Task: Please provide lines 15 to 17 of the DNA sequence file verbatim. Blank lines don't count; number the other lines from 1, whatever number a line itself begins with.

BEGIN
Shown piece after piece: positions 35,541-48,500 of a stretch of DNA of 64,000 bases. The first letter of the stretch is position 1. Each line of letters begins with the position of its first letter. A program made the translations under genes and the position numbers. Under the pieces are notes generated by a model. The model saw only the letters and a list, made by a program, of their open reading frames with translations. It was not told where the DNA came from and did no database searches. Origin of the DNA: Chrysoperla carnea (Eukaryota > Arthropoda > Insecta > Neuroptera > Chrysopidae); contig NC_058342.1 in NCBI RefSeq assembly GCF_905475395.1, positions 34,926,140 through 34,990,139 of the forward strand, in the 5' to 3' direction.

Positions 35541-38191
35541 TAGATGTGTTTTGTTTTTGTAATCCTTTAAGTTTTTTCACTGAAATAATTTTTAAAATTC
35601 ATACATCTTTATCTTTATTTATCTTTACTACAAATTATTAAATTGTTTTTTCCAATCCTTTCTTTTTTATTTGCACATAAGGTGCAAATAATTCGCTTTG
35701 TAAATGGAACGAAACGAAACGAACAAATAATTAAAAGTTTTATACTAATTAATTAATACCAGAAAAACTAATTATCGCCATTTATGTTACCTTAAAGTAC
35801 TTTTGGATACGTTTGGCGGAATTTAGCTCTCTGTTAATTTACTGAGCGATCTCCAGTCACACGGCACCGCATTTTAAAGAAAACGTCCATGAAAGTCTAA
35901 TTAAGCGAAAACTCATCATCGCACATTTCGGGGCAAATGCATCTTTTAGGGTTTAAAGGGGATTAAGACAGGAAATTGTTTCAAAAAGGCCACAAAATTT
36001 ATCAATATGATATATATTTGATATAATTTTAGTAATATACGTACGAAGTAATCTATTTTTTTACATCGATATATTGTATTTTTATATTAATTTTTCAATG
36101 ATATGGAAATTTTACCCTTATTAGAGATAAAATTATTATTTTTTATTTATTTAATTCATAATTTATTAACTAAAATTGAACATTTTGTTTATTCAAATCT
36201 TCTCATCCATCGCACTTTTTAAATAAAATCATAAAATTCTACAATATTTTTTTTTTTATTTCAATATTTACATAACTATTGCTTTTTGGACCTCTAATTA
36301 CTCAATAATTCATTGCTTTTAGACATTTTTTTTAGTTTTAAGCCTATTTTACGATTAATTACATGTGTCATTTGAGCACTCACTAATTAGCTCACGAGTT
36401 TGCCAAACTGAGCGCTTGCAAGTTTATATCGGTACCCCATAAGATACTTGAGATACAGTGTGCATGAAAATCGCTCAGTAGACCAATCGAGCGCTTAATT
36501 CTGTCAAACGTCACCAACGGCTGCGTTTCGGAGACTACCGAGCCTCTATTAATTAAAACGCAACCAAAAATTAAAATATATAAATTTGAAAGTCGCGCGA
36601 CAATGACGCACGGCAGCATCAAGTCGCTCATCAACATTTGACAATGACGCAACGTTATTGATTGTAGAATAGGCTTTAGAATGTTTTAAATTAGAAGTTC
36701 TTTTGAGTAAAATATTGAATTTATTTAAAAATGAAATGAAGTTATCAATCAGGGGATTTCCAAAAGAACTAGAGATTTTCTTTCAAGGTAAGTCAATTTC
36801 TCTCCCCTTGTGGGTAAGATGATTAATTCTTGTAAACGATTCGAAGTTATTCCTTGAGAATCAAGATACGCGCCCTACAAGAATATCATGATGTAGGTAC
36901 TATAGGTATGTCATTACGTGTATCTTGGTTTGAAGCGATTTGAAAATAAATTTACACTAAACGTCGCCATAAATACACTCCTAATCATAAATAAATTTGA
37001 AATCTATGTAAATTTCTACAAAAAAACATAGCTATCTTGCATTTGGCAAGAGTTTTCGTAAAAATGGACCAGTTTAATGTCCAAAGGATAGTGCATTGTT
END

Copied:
36701 TTTTGAGTAAAATATTGAATTTATTTAAAAATGAAATGAAGTTATCAATCAGGGGATTTCCAAAAGAACTAGAGATTTTCTTTCAAGGTAAGTCAATTTC
36801 TCTCCCCTTGTGGGTAAGATGATTAATTCTTGTAAACGATTCGAAGTTATTCCTTGAGAATCAAGATACGCGCCCTACAAGAATATCATGATGTAGGTAC
36901 TATAGGTATGTCATTACGTGTATCTTGGTTTGAAGCGATTTGAAAATAAATTTACACTAAACGTCGCCATAAATACACTCCTAATCATAAATAAATTTGA